That brings us to U.S. v. Schimley. After being charged with receiving, distributing and possessing child pornography in violation of 18 U.C. Code § 2252, Mark Schimley moved to suppress evidence and for a Franks hearing. U.S. v. Schimley, supra. As I explained in an earlier post, in Franks v. Delaware, 438 U.S. 154 (1978), the Supreme Court held that if a defendant proves by a preponderance of the evidence that an officer knowingly or with reckless disregard for the truth included false information in an affidavit used to get a search warrant, the court must decide if the affidavit would have justified issuing the warrant if that information hadn’t been included. So Schimley not only filed a motion to suppress, he also sought a hearing under Franks v. Delaware, which brings back to the origins of his case.
In 2007, Pennsylvania State Trooper Erdely was using Phex software to troll a file-sharing network for child pornography. U.S. v. Schimley, supra. He found “3929 files for download” originating from a network he traced to Schimley and was “able to identity sixty movie and images files that contained names related to child pornography, based on his previous experience in other” cases. U.S. v. Schimley, supra. An FBI Agent, Agent Russ, used what Erdely had found to obtain a warrant to search Schimley’ home and seize his computer, which apparently contained child pornography. U.S. v. Schimley, supra.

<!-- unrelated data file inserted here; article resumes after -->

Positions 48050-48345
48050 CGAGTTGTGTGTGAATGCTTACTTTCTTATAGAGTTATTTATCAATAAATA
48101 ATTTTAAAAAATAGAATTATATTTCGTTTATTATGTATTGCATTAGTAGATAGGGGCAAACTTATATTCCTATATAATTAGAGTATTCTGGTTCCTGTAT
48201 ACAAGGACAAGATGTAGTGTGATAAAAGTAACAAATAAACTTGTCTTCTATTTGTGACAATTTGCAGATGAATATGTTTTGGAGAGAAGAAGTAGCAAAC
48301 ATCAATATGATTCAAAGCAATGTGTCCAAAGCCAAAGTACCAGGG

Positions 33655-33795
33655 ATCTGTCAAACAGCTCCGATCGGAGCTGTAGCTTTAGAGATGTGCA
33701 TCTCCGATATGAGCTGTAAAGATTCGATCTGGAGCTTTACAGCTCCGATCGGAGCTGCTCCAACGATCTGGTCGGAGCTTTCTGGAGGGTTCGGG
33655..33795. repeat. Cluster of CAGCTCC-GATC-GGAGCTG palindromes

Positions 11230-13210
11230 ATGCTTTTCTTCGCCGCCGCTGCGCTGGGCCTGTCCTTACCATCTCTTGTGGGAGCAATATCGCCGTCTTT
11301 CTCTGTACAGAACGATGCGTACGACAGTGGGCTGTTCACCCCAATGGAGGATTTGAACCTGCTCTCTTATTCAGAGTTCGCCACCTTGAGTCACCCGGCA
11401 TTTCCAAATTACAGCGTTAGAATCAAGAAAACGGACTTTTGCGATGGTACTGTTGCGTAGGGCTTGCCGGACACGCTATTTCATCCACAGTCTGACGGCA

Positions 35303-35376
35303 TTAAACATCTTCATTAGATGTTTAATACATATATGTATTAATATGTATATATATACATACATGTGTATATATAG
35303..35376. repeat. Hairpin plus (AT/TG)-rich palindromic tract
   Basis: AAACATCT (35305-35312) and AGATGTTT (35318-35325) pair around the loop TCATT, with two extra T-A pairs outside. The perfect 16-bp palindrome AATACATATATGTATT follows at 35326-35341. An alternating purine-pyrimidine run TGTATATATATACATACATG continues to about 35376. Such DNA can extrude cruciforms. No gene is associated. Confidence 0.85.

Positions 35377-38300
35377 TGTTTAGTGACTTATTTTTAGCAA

After being indicted, Schimley moved for a Franks hearing, claiming that the affidavit contained false statements made knowingly or recklessly; the prosecution conceded that it contained two false statements, both concerning a file named "[Loli Child Porn] (Loli Y) Babj 00(New) by Kidzilla.avi." U.S. v. Schimley, supra. The affidavit (apparently submitted by Russ) said Erdely had found this file on Schimley’s computer, but when the computer’s hard drive was searched the file wasn’t there. U.S. v. Schimley, supra. The prosecution blamed Phex: